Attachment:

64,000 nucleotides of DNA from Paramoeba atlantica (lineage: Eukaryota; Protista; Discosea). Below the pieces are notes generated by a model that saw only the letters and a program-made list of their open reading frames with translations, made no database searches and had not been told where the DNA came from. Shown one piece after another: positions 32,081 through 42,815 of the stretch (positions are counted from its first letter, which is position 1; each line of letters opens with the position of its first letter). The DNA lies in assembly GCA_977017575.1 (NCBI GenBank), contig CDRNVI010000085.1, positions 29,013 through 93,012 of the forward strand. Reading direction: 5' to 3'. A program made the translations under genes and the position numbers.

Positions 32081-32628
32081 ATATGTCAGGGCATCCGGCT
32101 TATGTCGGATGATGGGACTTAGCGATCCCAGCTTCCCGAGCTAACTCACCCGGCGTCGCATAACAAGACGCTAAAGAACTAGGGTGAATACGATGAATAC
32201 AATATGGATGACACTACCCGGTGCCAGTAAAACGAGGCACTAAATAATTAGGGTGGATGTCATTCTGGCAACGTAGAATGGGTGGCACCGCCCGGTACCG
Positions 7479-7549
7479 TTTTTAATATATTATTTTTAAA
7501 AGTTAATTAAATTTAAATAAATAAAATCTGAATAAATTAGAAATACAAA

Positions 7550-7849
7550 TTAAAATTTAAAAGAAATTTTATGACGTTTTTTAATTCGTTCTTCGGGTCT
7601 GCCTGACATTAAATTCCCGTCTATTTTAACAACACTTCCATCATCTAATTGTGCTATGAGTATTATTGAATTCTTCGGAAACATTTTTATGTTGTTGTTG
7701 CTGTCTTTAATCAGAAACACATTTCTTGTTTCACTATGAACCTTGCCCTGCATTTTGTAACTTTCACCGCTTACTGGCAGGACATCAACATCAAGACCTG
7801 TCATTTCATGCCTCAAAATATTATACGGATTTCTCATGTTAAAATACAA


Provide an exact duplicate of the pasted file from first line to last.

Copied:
64,000 nucleotides of DNA from Paramoeba atlantica (lineage: Eukaryota; Protista; Discosea). Below the pieces are notes generated by a model that saw only the letters and a program-made list of their open reading frames with translations, made no database searches and had not been told where the DNA came from. Shown one piece after another: positions 32,081 through 42,815 of the stretch (positions are counted from its first letter, which is position 1; each line of letters opens with the position of its first letter). The DNA lies in assembly GCA_977017575.1 (NCBI GenBank), contig CDRNVI010000085.1, positions 29,013 through 93,012 of the forward strand. Reading direction: 5' to 3'. A program made the translations under genes and the position numbers.

Positions 32081-32628
32081 ATATGTCAGGGCATCCGGCT
32101 TATGTCGGATGATGGGACTTAGCGATCCCAGCTTCCCGAGCTAACTCACCCGGCGTCGCATAACAAGACGCTAAAGAACTAGGGTGAATACGATGAATAC
32201 AATATGGATGACACTACCCGGTGCCAGTAAAACGAGGCACTAAATAATTAGGGTGGATGTCATTCTGGCAACGTAGAATGGGTGGCACCGCCCGGTACCG
Positions 7479-7549
7479 TTTTTAATATATTATTTTTAAA
7501 AGTTAATTAAATTTAAATAAATAAAATCTGAATAAATTAGAAATACAAA

Positions 7550-7849
7550 TTAAAATTTAAAAGAAATTTTATGACGTTTTTTAATTCGTTCTTCGGGTCT
7601 GCCTGACATTAAATTCCCGTCTATTTTAACAACACTTCCATCATCTAATTGTGCTATGAGTATTATTGAATTCTTCGGAAACATTTTTATGTTGTTGTTG
7701 CTGTCTTTAATCAGAAACACATTTCTTGTTTCACTATGAACCTTGCCCTGCATTTTGTAACTTTCACCGCTTACTGGCAGGACATCAACATCAAGACCTG
7801 TCATTTCATGCCTCAAAATATTATACGGATTTCTCATGTTAAAATACAA